The Washington Times - October 21, 2008, 11:14AM

By THE ASSOCIATED PRESS
Published: October 19, 2008

CHARLESTON, S.C. (AP) — It has long been a mystery why the H. L. Hunley never returned after becoming the first submarine to sink an enemy warship in 1864, but research announced Friday may lend credence to one of the theories.

SEE RELATED:


Scientists have found that the eight-man crew of the hand-cranked Confederate submarine had not set the pump to remove water from the crew compartment, which might indicate it was not being flooded.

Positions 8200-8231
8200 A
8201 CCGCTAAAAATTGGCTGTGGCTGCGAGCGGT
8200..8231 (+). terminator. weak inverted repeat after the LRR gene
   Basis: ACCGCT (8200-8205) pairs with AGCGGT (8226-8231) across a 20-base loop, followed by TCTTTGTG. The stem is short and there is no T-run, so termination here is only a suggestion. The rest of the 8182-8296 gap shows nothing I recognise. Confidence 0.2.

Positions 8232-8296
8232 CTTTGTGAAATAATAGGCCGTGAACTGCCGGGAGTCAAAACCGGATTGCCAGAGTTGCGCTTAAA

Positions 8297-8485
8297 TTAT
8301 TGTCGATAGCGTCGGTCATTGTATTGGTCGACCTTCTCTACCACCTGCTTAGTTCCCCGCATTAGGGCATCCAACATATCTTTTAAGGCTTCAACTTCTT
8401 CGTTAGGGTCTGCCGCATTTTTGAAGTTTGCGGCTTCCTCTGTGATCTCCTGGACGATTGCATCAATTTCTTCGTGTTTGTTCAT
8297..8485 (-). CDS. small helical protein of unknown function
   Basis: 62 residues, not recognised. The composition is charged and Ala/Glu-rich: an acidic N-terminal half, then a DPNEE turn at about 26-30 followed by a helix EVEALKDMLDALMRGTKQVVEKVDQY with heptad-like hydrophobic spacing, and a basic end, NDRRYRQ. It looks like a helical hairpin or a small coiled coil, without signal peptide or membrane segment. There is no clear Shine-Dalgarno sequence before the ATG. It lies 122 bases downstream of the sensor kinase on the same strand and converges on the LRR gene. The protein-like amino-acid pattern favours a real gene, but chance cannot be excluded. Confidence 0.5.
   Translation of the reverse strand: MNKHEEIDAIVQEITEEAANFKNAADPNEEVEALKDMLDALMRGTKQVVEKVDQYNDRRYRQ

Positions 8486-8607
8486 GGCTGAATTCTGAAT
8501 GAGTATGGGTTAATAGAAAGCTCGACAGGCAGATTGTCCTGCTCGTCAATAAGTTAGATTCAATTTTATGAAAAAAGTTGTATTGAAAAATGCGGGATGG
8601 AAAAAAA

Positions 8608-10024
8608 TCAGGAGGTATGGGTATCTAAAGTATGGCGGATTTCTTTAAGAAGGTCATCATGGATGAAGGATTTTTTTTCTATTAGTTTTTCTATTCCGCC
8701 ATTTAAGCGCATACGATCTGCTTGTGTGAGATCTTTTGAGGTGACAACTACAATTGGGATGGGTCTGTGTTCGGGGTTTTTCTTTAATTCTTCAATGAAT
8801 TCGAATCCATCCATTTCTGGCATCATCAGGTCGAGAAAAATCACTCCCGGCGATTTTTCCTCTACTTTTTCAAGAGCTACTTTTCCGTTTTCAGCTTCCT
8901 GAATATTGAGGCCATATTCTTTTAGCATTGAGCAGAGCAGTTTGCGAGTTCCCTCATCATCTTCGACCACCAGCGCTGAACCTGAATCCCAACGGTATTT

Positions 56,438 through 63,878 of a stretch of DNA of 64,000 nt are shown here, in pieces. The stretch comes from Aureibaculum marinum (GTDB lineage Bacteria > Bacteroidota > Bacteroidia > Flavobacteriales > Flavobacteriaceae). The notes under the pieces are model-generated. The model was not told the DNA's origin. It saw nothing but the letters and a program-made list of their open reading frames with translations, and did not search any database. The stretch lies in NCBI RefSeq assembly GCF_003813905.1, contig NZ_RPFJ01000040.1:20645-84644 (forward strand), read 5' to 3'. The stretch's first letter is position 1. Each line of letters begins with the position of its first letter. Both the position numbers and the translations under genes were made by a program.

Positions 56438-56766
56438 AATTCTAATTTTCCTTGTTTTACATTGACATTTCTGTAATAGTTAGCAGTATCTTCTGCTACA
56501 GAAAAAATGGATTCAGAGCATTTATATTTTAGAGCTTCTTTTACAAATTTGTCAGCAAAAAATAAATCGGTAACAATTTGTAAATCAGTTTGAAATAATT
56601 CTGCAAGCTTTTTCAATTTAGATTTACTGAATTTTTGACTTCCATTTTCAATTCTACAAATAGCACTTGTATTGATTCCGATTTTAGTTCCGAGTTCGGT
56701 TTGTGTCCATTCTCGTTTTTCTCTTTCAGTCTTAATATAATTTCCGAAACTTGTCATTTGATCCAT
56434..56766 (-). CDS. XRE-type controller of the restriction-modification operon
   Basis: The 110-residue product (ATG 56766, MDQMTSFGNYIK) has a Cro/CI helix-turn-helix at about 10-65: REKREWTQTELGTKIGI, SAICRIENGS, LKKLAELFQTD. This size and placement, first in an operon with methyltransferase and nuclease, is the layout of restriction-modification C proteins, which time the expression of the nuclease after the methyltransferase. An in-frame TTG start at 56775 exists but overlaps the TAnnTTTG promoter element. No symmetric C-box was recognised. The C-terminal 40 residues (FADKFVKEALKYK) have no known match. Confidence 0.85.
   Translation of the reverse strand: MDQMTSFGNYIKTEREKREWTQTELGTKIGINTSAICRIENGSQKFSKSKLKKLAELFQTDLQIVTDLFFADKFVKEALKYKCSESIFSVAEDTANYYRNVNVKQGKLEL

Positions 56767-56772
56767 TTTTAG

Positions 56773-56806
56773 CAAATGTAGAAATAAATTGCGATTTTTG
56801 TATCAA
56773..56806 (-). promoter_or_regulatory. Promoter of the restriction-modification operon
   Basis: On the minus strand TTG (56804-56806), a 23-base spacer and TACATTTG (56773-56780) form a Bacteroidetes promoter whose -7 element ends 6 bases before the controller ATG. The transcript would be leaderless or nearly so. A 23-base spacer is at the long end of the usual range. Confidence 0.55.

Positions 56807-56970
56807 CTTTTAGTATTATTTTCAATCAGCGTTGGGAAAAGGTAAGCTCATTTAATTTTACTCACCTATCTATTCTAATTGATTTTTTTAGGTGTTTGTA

That could mean crew members suffocated as they used up air, perhaps while waiting for the tide to turn and the current to help take them back to land.

The new evidence disputes the notion that the Hunley was damaged and took on water after ramming a spar with a charge of black powder into the Union blockade ship Housatonic.

The submarine, found in 1995 and raised five years later, had a complex pumping system that could be switched to remove water or operate ballast tanks used to submerge and surface.

Thanks to William Vosseler of the PhilaCWJournal for sending this in.